Central Limit Theorem

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The central limit theorem is a fundamental concept in statistics. It states that given a sufficiently large sample size from a population with a finite level of variance, the mean of all samples from the population will be approximately normally distributed. This means that if we take many samples from a population and compute the mean of each sample, the distribution of means will be normal, even if the distribution of the original population is not.

This theorem is important because it allows us to make predictions about a population based on the characteristics of a sample, which can be much easier to measure. For example, we can use the central limit theorem to make predictions about the average weight of all students at a school based on a sample of students whose weights we have measured.

A Simple Example:

Imagine we have a population of heights of adults in a certain city. The distribution of heights in this population is not necessarily normal - some people might be very tall, some people might be very short, and most people will be somewhere in between. However, if we take a sample of 10 people from this population and calculate the mean height for that sample, the distribution of those sample means will be approximately normal, even if the population is not.

Instead of taking the average of 10 people, if we take the average of 100 people, the distribution of these means will even better resemble a normal distribution.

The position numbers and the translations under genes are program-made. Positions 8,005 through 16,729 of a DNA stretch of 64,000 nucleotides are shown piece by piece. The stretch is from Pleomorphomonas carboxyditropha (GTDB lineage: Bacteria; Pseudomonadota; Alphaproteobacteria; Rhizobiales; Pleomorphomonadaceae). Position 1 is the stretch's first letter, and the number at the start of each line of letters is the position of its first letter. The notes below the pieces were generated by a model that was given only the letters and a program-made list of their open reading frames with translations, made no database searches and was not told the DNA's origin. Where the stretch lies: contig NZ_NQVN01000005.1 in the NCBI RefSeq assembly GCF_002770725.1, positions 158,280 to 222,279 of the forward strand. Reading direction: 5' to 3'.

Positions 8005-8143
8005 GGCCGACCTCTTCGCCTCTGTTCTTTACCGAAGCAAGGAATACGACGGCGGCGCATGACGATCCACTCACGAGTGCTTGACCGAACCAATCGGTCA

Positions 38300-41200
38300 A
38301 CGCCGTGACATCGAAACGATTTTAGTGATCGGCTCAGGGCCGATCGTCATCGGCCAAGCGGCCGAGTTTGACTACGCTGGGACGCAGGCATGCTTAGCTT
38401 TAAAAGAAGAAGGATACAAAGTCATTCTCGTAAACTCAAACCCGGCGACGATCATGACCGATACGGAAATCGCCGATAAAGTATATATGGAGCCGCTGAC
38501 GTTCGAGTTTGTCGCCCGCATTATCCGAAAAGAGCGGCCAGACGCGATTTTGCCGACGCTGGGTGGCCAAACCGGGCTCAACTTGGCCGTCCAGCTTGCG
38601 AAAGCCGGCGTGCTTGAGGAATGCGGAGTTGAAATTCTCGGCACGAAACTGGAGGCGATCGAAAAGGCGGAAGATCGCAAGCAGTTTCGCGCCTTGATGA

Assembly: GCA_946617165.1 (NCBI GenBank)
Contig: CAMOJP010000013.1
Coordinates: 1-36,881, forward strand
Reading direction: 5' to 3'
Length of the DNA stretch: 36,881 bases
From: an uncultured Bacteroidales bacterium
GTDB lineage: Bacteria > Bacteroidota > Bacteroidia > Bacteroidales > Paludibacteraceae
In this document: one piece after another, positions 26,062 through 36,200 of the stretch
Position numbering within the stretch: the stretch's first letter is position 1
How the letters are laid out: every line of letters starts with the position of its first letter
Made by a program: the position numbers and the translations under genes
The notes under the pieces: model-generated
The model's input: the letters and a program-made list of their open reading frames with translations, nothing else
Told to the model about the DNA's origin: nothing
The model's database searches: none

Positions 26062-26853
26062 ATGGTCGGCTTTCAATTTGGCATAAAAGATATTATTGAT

Central Limit Theorem Formula (Mean and Standard Deviation)

The Central Limit Theorem formula states that the mean of a sample from a population with finite variance is equal to the population mean, and the standard deviation of the sample is equal to the population standard deviation divided by the square root of the sample size.

Mean:

The mean of a sampling distribution is equal to the population mean.

Mean:
$$\Large{\mu_{\bar{x}} = \mu}$$

Standard Deviation:

The standard deviation of a sampling distribution is equal to the population standard deviation divided by the square root of the sample size.

Standard Deviation:

$$\Large{\sigma_{\bar{x}} = \frac{\sigma_x}{\sqrt{n}}}$$

The standard deviation of the sampling distribution of the sample mean, also known as the standard error of the mean, is a measure of the amount of variation we can expect in the mean of a sample if we were to take multiple samples from the same population. This is important because it allows us to determine how confident we can estimate the population mean based on the sample mean.

Conclusion

The Central Limit Theorem is an important concept in statistics that allows us to make predictions about a population based on the characteristics of a sample.


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